The film festival featured a handful of up to 10-minute masterpieces from different visual artists in the area, all utilizing a variety of different visual media.
The event was hosted by FilmBar, an intimate, modern-age filmlover’s community space in Phoenix — who have had a relationship with Amnesia TV for a few years now.
“The way that [the film festival] was presented was [simply], all art encouraged,” Adam says Lovelady, one-half of the duo behind Amnesia TV. “[There] didn’t have to be a narrative to it, I didn’t want to put any restrictions on anything.”
The lack of prompt was fully intentional — no limitations on creativity, just time to fill (or not).
“The only [rule] was, it had to be 10 minutes or less,” Lovelady says. “So it was also kind of interesting to see how many people filled the whole 10 minutes, and then how many people put up a two-minute or three-minute [film], [they] just ended up what they were. And that’s what the artists wanted to say.”
Adam Lovelady, along with his brother Nathan, first came together as Amnesia TV out of a shared affinity for VHS. Nathan, a CD DJ (CD-J?), would pitch down and alter CD audio and try to mesh them with the VHS videos they’d reshape.
“The main idea of why [it] was called Amnesia TV was [that] we had thought about trying to make a television show based on our childhood, and [also in] this like, melted circuit-bent kind of thing,” he says.
To figure out what he means by “melted circuit-bent kind of thing,” you’ll just have to see their work with your own two eyes.
The initial mission of Amnesia TV was to place music and video in unison, playing off one another to create a unique experience. That central goal has carried on, and the air of that goal certainly permeated throughout the FilmBar screening room on Sunday.
From a fun side-project between two brothers, to hosting a film festival — the identity and practice of Amnesia TV has undeniably shifted and evolved over the past few years.
“Yeah, it really has morphed,” Lovelady muses. “It’s definitely a creative effort, I think it’s a collaborative effort at its heart too. I think the whole point is to show people that what they’re doing is important — whether that’s making a short film, whether that’s making a documentary about roller skating, whether that’s about making weirdo, glitchy abrasive stuff that you want people to sit 10 minutes through.”
“Whatever it is that you want it to be, we want to make sure that we’re providing a platform for it, because it’s cool.”
The heart and soul of Amnesia TV, along with the 10-Minute Film Festival, breathes into life an unequivocal embrace of the abnormal, of the strange. Adam claims that has a lot to do with the area — and how the physical landscape and the cultural landscape are in constant conversation and collaboration.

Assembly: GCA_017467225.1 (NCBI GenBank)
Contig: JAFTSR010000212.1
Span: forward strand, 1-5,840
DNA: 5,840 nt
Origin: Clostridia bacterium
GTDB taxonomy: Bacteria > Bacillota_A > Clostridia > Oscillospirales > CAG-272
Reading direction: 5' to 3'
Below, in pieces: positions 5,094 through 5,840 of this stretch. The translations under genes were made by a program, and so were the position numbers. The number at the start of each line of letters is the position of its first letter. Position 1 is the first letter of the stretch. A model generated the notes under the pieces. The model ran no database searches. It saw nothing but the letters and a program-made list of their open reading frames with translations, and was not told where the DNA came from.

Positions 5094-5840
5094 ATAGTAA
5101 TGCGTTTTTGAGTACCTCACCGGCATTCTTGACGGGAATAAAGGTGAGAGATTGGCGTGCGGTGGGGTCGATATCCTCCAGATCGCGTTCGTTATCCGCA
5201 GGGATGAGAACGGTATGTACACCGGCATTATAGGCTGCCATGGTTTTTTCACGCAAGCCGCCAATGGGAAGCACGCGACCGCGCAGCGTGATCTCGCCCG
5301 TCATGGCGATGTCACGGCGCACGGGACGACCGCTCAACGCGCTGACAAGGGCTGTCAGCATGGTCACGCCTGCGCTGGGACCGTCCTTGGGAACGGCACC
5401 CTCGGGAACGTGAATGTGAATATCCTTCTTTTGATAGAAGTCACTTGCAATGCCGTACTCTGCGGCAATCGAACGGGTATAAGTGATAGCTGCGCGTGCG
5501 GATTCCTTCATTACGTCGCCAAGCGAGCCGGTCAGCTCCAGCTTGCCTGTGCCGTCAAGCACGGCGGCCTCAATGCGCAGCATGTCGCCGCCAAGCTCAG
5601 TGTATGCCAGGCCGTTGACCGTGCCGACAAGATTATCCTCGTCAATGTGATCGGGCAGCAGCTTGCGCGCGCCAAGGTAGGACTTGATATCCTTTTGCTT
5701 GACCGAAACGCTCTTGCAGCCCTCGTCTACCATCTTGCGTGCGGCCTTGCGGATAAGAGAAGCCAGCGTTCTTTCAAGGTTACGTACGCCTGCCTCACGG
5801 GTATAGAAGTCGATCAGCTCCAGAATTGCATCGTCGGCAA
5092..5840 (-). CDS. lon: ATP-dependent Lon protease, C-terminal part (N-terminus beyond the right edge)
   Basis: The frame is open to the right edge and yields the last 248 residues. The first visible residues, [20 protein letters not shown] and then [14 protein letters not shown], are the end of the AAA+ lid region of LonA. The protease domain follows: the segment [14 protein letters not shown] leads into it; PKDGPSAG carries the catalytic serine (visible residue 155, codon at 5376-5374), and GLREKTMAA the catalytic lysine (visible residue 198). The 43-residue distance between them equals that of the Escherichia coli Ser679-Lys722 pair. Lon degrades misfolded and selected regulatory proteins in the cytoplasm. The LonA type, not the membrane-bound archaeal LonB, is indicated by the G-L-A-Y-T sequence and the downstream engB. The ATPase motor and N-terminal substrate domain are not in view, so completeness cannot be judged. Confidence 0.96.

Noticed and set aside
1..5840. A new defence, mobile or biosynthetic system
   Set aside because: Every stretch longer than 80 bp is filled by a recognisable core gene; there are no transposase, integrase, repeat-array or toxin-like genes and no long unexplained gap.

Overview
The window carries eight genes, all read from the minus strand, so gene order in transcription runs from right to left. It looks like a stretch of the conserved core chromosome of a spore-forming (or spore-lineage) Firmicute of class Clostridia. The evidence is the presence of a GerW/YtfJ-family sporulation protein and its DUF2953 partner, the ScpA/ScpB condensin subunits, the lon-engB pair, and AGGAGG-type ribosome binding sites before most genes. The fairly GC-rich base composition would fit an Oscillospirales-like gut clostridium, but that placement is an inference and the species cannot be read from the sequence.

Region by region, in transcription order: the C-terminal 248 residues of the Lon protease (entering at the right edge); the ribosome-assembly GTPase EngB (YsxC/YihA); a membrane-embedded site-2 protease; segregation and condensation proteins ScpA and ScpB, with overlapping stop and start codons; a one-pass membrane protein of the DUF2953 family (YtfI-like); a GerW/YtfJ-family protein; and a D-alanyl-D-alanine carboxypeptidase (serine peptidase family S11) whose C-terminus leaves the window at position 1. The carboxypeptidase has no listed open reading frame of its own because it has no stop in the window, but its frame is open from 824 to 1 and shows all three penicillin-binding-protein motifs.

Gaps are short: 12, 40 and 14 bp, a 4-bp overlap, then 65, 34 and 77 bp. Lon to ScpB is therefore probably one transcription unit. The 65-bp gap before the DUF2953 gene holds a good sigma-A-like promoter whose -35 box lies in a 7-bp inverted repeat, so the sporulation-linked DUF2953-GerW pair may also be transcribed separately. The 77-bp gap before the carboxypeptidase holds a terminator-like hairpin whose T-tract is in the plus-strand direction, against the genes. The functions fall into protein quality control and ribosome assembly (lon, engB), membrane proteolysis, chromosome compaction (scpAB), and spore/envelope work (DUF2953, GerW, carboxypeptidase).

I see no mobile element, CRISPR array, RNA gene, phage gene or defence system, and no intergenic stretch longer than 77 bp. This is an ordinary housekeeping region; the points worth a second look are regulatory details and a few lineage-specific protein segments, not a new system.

“The Sonoran Desert is this beautiful, beautiful place [that’s] got these weird spiky things that grow here and grow nowhere else,” Andrew says. “I think that our community is also weirdly representative of that, like, only things that are made [here] can come out of here because it’s melted and it’s weird. But you can appreciate it — just like the sorrel cactus.”
And this proclamation of weirdness, and a vernacular intimately focused on “melting” isn’t just reserved for Adam and Nathan Lovelady. Other trailblazing creatives in the area are cut from a similar cloth — and Lovelady’s eyes glowed with excitement in telling me about them.
“There’s just a lot of talent in the festival,” he beams. “Benjamin Braman, whose Instagram account @amethystseer has one of the videos, also did the flyer for the show. He’s an extremely talented artist, and he’s in this group called Glob who’s a trio of M. Dean Bridges, KENAIM and Benjamin. They’re seriously a supergroup, they’ve been doing really cool stuff in Phoenix for a long time. It’s cool to have them be a part of this. They’re definitely a driving force in the audio-video art world here.”
Lovelady is excited and hopeful about the future of Amnesia TV, as well as the 10-Minute Film Festival. He hopes it can continue to expand, to confuse and to inspire.
“I think it’s a creative effort that allows people to feel confident in the art that they’re doing. Whatever it is that you want it to be, we want to make sure that we’re providing a platform for it, because it’s cool. And the more that’s out there, the more people that are going to be a part of it.”